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Ornamental Trees & Shrubs

Winter Landscaping & Lawn Care in the South

winter lawn careAll services offered by Landscape Management continue year -round, even though specific landscape tasks change as the seasons change. A LMC maintenance crew is scheduled to visit a client for service and inspections a minimum of every six to ten days.

Winter lawn care & landscaping tasks:

Turf Care
:

  • Mowing- This area of the country (Climate Zone 7) is located with the “turf transition zone”. Our climate allows the use of both cool season (fescue) and warm season (bermuda/zoysia) grasses, however because weather conditions can fluctuate to extremes all turf grasses are susceptible to environmental stresses. As we move from summer to fall/winter, the warm season bermuda and zoysia turf grasses’ growth slows so less mowing should be required of these grasses. Fescue, our cool season turf grass stays green during the winter and looks its best in the spring and fall. Fescue grows more in the spring and fall and will require more mowing whereas the bermuda and zoysia become dormant (brown out) and require little mowing, if any, during the winter.
  • Fescue Lawn Fertilizations: In November, a high Nitrogen fertilizer is applied to fescue lawns to promote “greening up” and growth. In February, another high Nitrogen fertilizer is applied again.
  • Weed Control: One of the weed control treatments we do on cool season, fescue lawn areas as well as warm season, bermuda and zoysia lawns in late winter is the application of pre and post emergent herbicides to inhibit annual broadleaf weed seed germination and to help control existing weeds.
  • Lime Applications: Another winter service offered by LMC is the application of lime to turf.  Soil samples are taken from our turf care clients’ lawns and tested for pH in-house to determine the amount of Lime that needs to be applied. Turf grass performs best within a pH range of 5.5 to 6.5. Generally soils in our area range from desirable to acidic.  Lime is applied to raise an acidic’s soil’s pH to within a desirable range. LMC’s turf care lime applications take place in December.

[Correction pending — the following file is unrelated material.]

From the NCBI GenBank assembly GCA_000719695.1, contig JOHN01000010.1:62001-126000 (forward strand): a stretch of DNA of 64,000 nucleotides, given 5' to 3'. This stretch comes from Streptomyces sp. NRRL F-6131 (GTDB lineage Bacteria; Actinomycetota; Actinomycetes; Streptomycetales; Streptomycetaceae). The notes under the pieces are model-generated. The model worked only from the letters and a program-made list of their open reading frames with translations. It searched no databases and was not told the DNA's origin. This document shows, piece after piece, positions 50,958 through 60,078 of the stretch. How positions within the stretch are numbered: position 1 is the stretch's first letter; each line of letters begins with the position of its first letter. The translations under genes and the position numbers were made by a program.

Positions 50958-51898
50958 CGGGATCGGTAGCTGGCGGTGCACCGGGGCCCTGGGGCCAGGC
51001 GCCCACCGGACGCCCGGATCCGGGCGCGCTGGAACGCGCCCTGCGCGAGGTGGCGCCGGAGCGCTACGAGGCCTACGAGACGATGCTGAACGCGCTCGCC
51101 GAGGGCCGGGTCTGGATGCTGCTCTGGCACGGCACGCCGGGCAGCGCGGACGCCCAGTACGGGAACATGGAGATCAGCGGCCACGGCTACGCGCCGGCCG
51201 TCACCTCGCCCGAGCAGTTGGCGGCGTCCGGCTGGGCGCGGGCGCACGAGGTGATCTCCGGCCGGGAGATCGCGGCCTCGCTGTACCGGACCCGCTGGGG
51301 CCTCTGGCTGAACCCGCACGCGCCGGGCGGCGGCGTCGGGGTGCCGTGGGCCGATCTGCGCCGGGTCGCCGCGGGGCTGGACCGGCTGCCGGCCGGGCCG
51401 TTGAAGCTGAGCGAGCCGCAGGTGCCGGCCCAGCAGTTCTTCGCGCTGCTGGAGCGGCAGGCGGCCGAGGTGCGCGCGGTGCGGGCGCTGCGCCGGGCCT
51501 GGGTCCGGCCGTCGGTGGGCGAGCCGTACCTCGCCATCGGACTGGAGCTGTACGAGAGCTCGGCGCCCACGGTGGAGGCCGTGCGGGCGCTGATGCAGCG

Leaf Clean-Up:
Along with fall and winter seasons come leaf fall. LMC becomes extremely busy during late fall and early winter with blowing and collecting leaves for our clients. Leaves are collected from lawns, planting beds, and paved areas every visit during the leaf season and placed at the curbside for pick up by the City of Gainesville Solid Waste Division or we dispose of the leaves on the client’s composting/dump area. Any leaves which must be removed from site will be transported to LMC’s composting facility.
 
Mulching:
After leaf fall and the collection and disposal of leaves, LMC becomes extremely busy with applying mulch to planting beds and natural areas during the winter months. Pine straw mulch or various types of bark mulches are applied as needed. Mulch is not only utilized for aesthetics, it also benefits plant growth by retaining soil moisture, moderating changes in soil temperature, and weed suppression.

Pruning: